Volunteers from far & near make Black Swamp Arts Festival possible

Ryan O'Neil helps Katie Jenkins make a tie-dye shirt.

By DAVID DUPONT

BG Independent News

Driving seven hours to attend the Black Swamp Arts festival wasn’t enough for Mira Gratrix.

Mira Gratrix

Gratrix has been making the trek from her home in the Georgian Bay area of Ontario almost every year since 1995, and nine years ago she decided enjoying the festival wasn’t enough.

“I just love being a part of it,” Gratrix said. “It makes me feel closer to the festival. I want to help.”

So this weekend Gratrix was back in Bowling Green selling tickets, checking in other volunteers as they showed up for their shifts, and conducting a survey of festival goers. In the past, she’s worked back stage, served as a gate monitor, served beer, and did artist hospitality.

She did miss one year when she broke her leg, but she was back the next helping out in a wheel chair.

Having participated in other festivals she knows how difficult it is to get volunteers. “It’s always a core group.”

That’s true as well in Bowling Green, said Todd Ahrens, who chairs the committee of volunteers that meets year-round to stage the event. The festival needs about 1,000 people to keep the event running smoothly over the weekend.

From left, Jackie Baer, Madeline Brandt, and KayKay Pou, all of the Dance Marathon steering committee, collect trash at the Black Swamp Arts Festival.

“Our challenge always remains that we’re an all-volunteer-run organization. We rely heavily on volunteers. The community always rises to the occasion and comes through. This year was no exception.”

Those volunteers include familiar faces. Geoff Howes has performed several years with the Grande Royale Ukulelists of the Black Swamp. This year he was doing his part collecting trash, certainly one of the least glamorous jobs.

Also helping with trash and recycling were the members of the Dance Marathon Steering Committee.

They were part of large contingent of BGSU students who helped out. They included student athletes, members of ECCO (Educators in Context & Community) and other groups.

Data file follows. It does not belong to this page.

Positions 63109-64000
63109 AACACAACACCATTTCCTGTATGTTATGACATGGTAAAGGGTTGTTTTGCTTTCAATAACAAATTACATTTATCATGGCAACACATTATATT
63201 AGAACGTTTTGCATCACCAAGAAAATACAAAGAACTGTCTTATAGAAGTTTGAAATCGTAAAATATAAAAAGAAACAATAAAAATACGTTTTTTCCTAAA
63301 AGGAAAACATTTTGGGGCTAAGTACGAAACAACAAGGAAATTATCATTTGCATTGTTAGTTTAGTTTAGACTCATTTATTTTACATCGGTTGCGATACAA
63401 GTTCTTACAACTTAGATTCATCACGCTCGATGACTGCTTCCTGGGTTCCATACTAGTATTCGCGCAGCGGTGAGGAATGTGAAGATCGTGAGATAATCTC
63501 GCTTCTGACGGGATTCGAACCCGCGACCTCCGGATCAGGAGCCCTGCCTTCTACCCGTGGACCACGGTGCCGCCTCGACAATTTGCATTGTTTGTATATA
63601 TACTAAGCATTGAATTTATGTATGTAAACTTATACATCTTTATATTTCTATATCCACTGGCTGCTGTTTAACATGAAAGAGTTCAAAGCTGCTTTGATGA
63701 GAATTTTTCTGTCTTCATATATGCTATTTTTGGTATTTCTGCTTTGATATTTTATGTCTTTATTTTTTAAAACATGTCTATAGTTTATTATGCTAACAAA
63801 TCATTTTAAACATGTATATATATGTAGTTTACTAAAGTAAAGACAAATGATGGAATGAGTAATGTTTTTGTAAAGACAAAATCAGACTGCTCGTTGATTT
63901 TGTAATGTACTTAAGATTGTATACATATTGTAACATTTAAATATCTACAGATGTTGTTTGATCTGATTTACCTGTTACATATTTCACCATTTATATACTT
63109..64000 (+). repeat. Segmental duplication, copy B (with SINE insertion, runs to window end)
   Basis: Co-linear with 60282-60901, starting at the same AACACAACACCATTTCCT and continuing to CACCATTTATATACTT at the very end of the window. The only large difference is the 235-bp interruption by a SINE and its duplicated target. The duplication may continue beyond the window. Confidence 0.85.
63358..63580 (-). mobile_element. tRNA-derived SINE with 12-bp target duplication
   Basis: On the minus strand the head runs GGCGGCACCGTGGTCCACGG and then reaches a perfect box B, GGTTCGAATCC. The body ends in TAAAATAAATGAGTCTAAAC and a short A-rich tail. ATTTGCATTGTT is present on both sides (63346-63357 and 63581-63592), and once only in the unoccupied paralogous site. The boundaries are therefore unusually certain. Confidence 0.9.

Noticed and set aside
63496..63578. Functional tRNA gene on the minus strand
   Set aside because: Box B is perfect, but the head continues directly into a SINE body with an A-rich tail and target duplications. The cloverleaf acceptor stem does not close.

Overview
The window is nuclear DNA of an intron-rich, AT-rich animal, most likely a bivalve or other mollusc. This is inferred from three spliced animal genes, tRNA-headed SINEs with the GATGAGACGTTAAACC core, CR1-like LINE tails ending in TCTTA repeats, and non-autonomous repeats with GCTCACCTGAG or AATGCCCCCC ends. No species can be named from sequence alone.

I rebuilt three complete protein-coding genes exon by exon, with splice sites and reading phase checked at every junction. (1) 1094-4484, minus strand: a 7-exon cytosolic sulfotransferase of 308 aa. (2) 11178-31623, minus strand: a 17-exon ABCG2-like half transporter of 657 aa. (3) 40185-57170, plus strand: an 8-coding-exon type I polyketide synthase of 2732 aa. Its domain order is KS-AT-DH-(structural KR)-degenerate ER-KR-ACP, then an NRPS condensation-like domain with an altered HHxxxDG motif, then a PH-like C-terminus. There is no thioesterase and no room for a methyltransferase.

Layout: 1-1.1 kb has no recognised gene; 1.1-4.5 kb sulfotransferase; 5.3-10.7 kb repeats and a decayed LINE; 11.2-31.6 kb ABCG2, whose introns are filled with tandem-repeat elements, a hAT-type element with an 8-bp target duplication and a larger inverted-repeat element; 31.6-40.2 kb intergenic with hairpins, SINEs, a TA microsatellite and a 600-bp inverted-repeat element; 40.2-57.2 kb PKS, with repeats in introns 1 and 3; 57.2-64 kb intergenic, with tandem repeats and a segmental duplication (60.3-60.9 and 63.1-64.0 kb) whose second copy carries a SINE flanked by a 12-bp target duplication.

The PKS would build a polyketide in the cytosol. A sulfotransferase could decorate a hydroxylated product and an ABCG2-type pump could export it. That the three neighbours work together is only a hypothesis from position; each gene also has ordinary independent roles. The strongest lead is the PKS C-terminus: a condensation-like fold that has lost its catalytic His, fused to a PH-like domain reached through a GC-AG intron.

Ryan O’Neil, an architecture student from Columbus, was busy Saturday helping kids tie-dye t-shirts, one of the festival’s signature activities.

“I like helping the local community,” he said. “I do it as much as I can.”

He said he enjoyed the music and the “safe environment of the festival.”

Compared to the Ohio State Fair, he said “this is the right size.”

Gratrix first came to Bowling Green in 1994 to do a year of graduate studies at Bowling Green State University. She lived on Clough Street with her two daughters who attended Crim Elementary.

The festival was in its second year. She attended and fell in love with it.

She met her friend Tamara O’Brien at that time and stays with her when she visits Bowling Green.

Gratrix’s passion for the festival has only grown over the years.

She wonders how the festival is able to attract the top performers it does. “The festival has really opened my ears up to music” she said. “I’d never heard of zydeco.”

Every year she returns home to the Georgian Bay with a new collection of recordings by festival performers.

But it’s more than the stars that make the event shine for her. The festival really brings out what makes the town great. “I’ve never met a disgruntled person.”

It attracts a far more diverse group of people than other festivals, she said. Those dancing to the music range from 8-year-olds to 80-year-olds.

When she returns north to her job as a forensic social worker, she spreads the word about the Black Swamp.

“I tell friends and family, you have to experience this.”

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